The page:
Why Clubhouse is Poised to Become the Most Successful Social Media Platform of Them All
Though still in beta mode, it is no accident the app has been such a smash with early adapters.
In late-December of 2020, I received an invitation from a friend to join what she called the “hottest new social media app that may one day overtake Twitter, Facebook, and Instagram.”
I thought to myself, ‘Do I really need another social media app in my life?’ I’m a writer. As it is, I spend entirely too much time on my existing platforms to get motivated and try another.
I joined. I’ve been addicted ever since.
In the image on the right, above, you may recognize several public figures: Gayle King, MC Hammer, Van Jones of CNN, Terry Crews, Michael Ovitz … They are Saturday night Clubhouse regulars in a “room” hosted by philanthropist Felicia Horowitiz. Oprah has spent time on the app, even Elon Musk made a much-touted recent appearance. Ashton Kutcher, Jared Leto … numerous writers and producers for film and television including Oscar and Emmy winners, and politicians such as Tulsi Gabbard have taken to the relatively new platform.
San Francisco Bay Area entrepreneurs Paul Davison and Rohan Seth founded Clubhouse early in 2020. The present market valuation of the platform is … through the roof.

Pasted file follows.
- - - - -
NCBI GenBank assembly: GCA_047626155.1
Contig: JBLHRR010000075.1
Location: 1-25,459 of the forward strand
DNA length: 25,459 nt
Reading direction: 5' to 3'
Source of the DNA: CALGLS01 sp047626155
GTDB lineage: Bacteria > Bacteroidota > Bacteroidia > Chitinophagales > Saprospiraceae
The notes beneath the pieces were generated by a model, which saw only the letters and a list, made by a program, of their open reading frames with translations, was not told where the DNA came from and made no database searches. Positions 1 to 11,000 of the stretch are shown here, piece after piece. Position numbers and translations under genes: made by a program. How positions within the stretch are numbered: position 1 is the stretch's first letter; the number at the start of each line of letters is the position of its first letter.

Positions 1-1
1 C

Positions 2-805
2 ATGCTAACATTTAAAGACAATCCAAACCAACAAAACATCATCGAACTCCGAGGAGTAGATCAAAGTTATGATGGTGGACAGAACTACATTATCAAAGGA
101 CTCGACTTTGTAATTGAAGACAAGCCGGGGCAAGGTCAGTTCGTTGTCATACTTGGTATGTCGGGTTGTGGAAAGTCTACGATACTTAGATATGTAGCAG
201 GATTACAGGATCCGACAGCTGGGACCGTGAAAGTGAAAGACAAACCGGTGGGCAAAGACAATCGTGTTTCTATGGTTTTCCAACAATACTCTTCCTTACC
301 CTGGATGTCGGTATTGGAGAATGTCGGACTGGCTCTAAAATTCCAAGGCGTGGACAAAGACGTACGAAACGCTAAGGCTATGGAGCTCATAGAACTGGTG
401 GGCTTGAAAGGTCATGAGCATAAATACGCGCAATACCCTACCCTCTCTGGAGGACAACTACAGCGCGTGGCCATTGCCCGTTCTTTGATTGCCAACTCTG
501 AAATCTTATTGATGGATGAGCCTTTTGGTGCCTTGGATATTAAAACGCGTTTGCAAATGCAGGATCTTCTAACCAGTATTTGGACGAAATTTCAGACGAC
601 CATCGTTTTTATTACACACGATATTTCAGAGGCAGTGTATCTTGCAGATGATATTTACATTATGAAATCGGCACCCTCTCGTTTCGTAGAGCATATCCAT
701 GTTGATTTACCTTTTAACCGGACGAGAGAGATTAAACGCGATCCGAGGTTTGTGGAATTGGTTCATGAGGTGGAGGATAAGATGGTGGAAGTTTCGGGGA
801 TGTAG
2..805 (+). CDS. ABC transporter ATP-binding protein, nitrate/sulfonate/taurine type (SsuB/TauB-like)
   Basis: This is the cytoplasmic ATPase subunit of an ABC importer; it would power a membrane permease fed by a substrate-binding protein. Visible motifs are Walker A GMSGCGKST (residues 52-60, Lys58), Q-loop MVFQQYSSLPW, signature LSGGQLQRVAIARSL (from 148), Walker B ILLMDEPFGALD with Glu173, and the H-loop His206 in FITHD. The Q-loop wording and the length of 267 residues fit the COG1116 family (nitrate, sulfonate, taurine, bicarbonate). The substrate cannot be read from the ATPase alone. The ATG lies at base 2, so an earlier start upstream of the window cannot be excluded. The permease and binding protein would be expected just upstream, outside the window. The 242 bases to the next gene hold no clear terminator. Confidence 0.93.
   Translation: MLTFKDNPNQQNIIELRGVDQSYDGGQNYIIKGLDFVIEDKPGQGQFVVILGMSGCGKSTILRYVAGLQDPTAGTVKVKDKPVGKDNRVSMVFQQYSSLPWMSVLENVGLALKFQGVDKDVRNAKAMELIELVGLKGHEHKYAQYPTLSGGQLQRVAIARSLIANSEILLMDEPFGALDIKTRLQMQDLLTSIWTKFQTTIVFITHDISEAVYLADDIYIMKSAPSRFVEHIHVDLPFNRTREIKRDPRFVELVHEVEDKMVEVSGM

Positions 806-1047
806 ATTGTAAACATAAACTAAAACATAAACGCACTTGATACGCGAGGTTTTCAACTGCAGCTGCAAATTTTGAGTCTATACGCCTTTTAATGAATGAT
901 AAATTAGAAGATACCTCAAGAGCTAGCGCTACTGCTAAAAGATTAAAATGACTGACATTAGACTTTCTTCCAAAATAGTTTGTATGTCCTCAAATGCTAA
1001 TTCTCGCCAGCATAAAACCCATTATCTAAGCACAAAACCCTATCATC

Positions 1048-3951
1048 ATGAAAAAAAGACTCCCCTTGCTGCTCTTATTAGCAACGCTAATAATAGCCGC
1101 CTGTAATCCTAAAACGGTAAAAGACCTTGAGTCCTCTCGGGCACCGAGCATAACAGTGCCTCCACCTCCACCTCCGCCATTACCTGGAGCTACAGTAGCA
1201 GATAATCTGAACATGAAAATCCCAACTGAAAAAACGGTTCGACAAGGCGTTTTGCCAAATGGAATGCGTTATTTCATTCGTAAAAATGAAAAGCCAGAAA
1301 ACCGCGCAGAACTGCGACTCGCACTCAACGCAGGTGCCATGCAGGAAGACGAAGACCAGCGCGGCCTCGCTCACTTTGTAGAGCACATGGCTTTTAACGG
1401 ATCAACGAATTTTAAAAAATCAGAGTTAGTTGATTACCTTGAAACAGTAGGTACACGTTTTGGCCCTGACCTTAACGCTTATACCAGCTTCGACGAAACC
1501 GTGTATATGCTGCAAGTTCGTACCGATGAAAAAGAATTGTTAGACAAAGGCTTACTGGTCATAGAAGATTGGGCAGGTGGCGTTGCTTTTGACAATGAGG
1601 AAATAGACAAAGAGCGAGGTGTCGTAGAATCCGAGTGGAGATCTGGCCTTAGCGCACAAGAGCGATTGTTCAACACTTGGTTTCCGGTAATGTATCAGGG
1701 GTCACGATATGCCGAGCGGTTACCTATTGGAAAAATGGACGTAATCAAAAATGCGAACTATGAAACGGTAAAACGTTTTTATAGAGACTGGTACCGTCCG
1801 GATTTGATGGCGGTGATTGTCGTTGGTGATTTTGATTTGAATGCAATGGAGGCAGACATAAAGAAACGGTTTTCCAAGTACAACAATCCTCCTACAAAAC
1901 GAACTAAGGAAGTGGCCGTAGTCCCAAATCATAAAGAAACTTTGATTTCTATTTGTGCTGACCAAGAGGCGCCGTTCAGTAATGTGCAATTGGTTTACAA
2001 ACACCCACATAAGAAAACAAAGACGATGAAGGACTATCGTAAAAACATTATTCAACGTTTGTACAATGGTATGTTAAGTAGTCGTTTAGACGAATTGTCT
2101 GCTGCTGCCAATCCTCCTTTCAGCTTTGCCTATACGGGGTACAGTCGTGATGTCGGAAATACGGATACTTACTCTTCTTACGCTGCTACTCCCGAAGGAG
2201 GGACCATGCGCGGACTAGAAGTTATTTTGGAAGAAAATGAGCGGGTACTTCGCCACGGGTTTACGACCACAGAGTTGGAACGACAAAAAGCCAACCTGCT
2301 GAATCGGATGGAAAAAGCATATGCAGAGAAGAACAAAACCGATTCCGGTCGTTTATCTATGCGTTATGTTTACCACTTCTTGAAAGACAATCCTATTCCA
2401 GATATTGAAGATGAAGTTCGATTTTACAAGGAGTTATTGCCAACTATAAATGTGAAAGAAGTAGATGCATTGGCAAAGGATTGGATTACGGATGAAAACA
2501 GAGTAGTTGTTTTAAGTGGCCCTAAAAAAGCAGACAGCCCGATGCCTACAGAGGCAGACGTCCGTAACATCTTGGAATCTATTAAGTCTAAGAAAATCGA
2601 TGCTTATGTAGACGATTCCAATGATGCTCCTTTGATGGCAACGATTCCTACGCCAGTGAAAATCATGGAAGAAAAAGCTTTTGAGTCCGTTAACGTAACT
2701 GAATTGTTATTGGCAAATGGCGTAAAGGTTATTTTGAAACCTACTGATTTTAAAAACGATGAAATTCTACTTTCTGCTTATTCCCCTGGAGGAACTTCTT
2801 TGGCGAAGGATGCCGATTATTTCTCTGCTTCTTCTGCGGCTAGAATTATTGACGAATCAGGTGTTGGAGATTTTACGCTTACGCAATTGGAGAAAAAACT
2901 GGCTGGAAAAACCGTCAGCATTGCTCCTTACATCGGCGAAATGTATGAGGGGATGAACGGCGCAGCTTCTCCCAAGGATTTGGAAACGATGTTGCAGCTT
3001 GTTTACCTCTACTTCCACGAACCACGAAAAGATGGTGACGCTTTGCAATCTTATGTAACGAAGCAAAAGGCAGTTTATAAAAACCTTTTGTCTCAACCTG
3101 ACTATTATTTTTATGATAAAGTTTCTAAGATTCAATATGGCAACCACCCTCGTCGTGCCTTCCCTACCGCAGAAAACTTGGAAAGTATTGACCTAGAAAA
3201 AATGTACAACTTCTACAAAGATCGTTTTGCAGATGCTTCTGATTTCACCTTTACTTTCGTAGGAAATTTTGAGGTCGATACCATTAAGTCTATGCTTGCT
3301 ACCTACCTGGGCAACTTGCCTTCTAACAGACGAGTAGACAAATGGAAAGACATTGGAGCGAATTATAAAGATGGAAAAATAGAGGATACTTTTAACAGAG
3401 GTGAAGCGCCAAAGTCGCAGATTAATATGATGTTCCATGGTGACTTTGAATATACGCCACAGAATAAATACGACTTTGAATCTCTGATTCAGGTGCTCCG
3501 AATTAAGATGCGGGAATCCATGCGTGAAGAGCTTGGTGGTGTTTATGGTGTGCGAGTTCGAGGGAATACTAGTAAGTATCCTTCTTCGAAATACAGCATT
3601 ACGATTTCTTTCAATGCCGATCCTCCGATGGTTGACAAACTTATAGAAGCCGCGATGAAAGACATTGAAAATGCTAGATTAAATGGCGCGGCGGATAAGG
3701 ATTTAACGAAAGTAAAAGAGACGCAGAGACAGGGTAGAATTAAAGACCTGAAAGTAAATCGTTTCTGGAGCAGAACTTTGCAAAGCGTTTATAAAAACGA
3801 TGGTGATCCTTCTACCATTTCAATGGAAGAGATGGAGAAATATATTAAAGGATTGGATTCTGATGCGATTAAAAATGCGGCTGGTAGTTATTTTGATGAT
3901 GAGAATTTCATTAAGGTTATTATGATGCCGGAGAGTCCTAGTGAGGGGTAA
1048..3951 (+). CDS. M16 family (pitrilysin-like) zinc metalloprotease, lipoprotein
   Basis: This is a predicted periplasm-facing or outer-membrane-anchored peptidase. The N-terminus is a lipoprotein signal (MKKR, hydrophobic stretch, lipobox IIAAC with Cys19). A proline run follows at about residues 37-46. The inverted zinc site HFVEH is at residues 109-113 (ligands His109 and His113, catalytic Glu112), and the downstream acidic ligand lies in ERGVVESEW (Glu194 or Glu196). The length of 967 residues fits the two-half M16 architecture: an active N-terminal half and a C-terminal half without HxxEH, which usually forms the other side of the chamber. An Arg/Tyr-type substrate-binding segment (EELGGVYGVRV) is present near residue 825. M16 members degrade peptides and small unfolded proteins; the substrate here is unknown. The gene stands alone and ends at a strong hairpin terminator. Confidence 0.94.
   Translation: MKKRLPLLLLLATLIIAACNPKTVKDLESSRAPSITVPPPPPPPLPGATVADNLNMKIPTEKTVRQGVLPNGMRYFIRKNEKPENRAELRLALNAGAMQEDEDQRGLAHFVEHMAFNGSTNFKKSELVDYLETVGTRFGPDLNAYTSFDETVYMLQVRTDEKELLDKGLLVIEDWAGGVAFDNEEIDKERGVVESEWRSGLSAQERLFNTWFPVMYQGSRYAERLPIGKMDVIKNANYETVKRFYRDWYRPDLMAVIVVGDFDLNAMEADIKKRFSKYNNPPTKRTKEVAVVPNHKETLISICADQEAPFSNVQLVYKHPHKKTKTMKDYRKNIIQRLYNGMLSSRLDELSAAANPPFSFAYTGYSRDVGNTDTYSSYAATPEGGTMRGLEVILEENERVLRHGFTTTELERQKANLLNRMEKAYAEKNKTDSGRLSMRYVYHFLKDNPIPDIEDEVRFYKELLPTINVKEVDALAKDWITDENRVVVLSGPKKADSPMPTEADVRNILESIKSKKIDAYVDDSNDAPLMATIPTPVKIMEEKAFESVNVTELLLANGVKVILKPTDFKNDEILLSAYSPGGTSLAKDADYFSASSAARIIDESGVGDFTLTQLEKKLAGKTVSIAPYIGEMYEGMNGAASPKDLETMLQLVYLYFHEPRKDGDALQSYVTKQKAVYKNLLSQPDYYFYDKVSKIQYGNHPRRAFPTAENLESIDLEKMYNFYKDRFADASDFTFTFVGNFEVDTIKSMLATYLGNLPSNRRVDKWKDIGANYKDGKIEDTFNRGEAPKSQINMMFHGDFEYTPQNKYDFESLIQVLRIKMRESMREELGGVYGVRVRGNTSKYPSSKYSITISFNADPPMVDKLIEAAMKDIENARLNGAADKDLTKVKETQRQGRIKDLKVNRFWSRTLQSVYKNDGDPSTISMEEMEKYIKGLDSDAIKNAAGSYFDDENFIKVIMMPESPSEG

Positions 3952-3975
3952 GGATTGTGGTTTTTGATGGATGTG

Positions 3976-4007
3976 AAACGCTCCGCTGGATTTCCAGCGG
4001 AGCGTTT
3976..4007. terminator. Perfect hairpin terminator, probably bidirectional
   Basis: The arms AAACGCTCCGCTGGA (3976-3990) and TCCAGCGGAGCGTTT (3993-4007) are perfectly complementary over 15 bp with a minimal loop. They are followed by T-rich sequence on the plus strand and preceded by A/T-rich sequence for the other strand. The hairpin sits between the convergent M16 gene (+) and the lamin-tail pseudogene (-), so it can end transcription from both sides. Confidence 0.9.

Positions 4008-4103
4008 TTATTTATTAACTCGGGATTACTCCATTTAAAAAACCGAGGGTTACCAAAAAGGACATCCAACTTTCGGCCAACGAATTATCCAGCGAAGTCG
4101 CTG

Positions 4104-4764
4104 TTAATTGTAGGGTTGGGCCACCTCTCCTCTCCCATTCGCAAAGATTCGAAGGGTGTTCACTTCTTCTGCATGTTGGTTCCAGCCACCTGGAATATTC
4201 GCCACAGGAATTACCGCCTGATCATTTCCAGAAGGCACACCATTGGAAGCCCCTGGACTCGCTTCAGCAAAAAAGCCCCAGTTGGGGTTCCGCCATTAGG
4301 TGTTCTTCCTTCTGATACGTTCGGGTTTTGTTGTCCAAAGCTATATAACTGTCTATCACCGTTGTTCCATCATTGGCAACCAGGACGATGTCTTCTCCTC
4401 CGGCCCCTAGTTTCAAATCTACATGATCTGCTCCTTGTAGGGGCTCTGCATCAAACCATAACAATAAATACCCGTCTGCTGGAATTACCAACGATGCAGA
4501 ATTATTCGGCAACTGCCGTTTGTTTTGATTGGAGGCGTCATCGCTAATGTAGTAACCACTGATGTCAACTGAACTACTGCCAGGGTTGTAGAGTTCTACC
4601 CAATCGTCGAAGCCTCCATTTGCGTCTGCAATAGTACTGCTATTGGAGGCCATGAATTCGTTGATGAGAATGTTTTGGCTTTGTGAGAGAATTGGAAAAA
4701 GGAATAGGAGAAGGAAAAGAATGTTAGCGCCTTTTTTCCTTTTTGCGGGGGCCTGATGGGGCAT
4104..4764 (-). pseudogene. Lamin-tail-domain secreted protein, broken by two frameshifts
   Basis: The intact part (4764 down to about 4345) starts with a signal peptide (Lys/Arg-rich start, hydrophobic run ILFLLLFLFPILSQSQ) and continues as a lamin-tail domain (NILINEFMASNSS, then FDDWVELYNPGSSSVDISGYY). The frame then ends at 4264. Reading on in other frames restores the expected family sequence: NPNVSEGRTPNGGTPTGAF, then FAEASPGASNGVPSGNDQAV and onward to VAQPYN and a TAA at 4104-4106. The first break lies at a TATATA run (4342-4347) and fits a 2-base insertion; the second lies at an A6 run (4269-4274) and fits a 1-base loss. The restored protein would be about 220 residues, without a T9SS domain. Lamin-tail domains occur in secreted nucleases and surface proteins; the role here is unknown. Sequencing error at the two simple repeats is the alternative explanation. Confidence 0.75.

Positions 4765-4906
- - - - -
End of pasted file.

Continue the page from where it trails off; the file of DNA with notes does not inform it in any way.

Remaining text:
But why? What is the draw, exactly? How does a company go from startup to $1 billion in less than a year?
My opinion on the matter is the concept of an audio-only app coming to fruition in the midst of a pandemic was inspired. How many of us have longed to reach out to others, while being either stuck at home and/or distant from loved ones? Most of us have phones and computers; many of us have used Zoom or an Apple FaceTime equivalent to speak to others on video.
The intent of Clubhouse, though, is to foster community. To get there, members are able to listen in on and moderate “rooms” on any given topic. Early bugs included poorly-moderated rooms where conversations became overly heated and sometimes racially-provocative. That has since largely improved with further oversight. The app currently runs smoothly for the most part, but occasional technical glitches tend to pop up now and again, only to be quickly repaired.
To my mind there are three qualities of the new platform that stand out and make it particularly appealing: